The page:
When I was about ten or eleven years old, my two friends and I would play “Charlies Angels.” For those of you who are not familiar, it was a TV drama in the late 70’s, staring Farrah Fawcett, Kate Jackson, and Jaclyn smith. These women were P.I’s and they meant business! I was the only blond so of course I played Farrahs’ character. Oh we had such fun adventures with that game. Our imaginations had us tracking down criminals, cracking cold cases and locking up the bad dudes.
Man, we sure felt important when we played that game. We strutted around with our pretend walkie-talkies (wow, that really shows my age, huh?) We felt like because we were doing important work, then that made ‘us’important. We were “somebody.” We would even try to one up each other from time to time. Because ya know, locking up pretend thugs makes you the who’s who in the neighborhood.
I recently had an experience as an adult that for some reason made me think of the years I played a pretend important person so long ago. I’ve been working on not feeling “less than” or “inferior” to someone else who isn’t blind. This emotion can get the better of me occasionally. Especially when I learn of how much more someone else is doing in ministry. Not out of a competition stand point but from a “Lord I could do so much more if I wasn’t blind” stand point. This can leave me feeling like I’m not as important to God’s work as I seem to think. It makes me feel a bit like I’m playing that pretend important P.I. agent from my youth.
My dishwasher went on the fritz and we had to get a new one. While perusing the appliance aisle at, well… a large hardware chain, we came upon a brand that we were not entirely familiar with. I made a call and learned that this particular brand was, in fact, a good brand to get. The salesman came over to assist us and just as a second opinion sort of thing, we asked him about the brand as well. He replied by saying “Oh yes, if you have this brand”, pointing to the dishwasher we were inquiring about, “you are somebody!” Umm… really? A dishwasher makes me somebody? It really bothered me to hear the salesman tell me that. Now I know this is nothing more then a sales technique. Everybody wants to be somebody. But this is the message that is driven into our heads on a daily basis. You have to have, to be. We are told by advertisements for cars, neighborhoods, clothing, jobs, and now apparently, dishwashers, that what we have, makes who we are.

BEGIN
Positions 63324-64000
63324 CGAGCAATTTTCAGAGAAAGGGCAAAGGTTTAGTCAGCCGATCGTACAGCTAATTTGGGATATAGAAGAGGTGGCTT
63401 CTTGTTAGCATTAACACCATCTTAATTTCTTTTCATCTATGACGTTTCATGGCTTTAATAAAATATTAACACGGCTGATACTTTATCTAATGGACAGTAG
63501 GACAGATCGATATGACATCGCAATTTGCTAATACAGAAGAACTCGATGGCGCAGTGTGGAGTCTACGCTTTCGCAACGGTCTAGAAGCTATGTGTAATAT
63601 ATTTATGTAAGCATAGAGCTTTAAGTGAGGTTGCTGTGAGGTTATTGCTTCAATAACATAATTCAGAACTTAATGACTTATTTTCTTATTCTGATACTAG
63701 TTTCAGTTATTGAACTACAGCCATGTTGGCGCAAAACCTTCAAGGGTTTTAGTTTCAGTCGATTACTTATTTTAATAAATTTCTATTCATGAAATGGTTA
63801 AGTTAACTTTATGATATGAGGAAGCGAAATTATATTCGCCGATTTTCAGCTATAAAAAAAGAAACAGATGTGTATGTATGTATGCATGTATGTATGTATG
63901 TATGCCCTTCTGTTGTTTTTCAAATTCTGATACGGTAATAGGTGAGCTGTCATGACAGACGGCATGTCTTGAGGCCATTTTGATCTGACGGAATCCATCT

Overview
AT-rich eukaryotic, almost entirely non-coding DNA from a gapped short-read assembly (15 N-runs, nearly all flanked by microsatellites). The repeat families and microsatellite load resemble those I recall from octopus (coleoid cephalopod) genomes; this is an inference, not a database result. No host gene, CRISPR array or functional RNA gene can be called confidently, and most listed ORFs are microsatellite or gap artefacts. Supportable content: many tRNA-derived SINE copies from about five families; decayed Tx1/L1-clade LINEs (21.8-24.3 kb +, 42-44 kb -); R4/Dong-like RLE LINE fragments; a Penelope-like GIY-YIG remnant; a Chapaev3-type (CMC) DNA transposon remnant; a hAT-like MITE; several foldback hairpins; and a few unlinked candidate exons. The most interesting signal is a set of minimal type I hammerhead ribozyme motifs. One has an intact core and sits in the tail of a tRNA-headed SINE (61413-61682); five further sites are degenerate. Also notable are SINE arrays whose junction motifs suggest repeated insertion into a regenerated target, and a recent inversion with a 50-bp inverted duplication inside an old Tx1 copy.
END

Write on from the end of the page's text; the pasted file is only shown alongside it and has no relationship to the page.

If we are not in a position to have said items, we can feel so less than. We may drive a used car. We may have moved into an old house (or manufactured home, apartment, etc.). We may purchase clothes from a consignment or thrift shop. Is this supposed to mean we’re not “somebody”?
Oh friends, if I could go to each and every person who feels less than because of this type of message, I would wrap my arms around them and say “You are somebody… you are a child of the King!”. John 3;16 says “For God so loved the world that He gave His only begotten son, that whosoever believes in Him will not parish, but have everlasting life.”
Do you see the four most important words in that passage? WHOSOEVER BELIEVES! Notice what it does NOT say… whosoever drives a brand-new car…whosoever lives in a new built home in the richest neighborhood… whosoever wears the most expensive clothes… whosoever has the top of the line dishwasher! Ugh, you have no idea how much I wanted to sit that man down and tell him that people are not somebody by the dishwasher they have. God created you so that makes you somebody. We (including me) can get so caught up in how others see us. Our kids want to go back to school with the best and most expensive clothes to impress a bunch of kids who don’t give a hoot about their real life. We want to get the nicest car to impress our neighbors who wouldn’t even grab our newspaper for us while we were out of town visiting a sick relative. We want more status at work to impress our co-workers who spread gossip about us on their lunch breaks and never invite us to come along on that lunch break. We need only to know that Jesus values us because He made us. We need not obtain anything to be valued by God. He values the homeless man on the street corner every bit as much as the CEO of the largest corporation.
My mission is to help others see that status, money, clothes, size, color, notoriety, nor any other worldly measuring stick means anything to God. He values you because you are His creation. His master piece. Jesus loves me, this I know. For the bible tells me so. It tells you so too.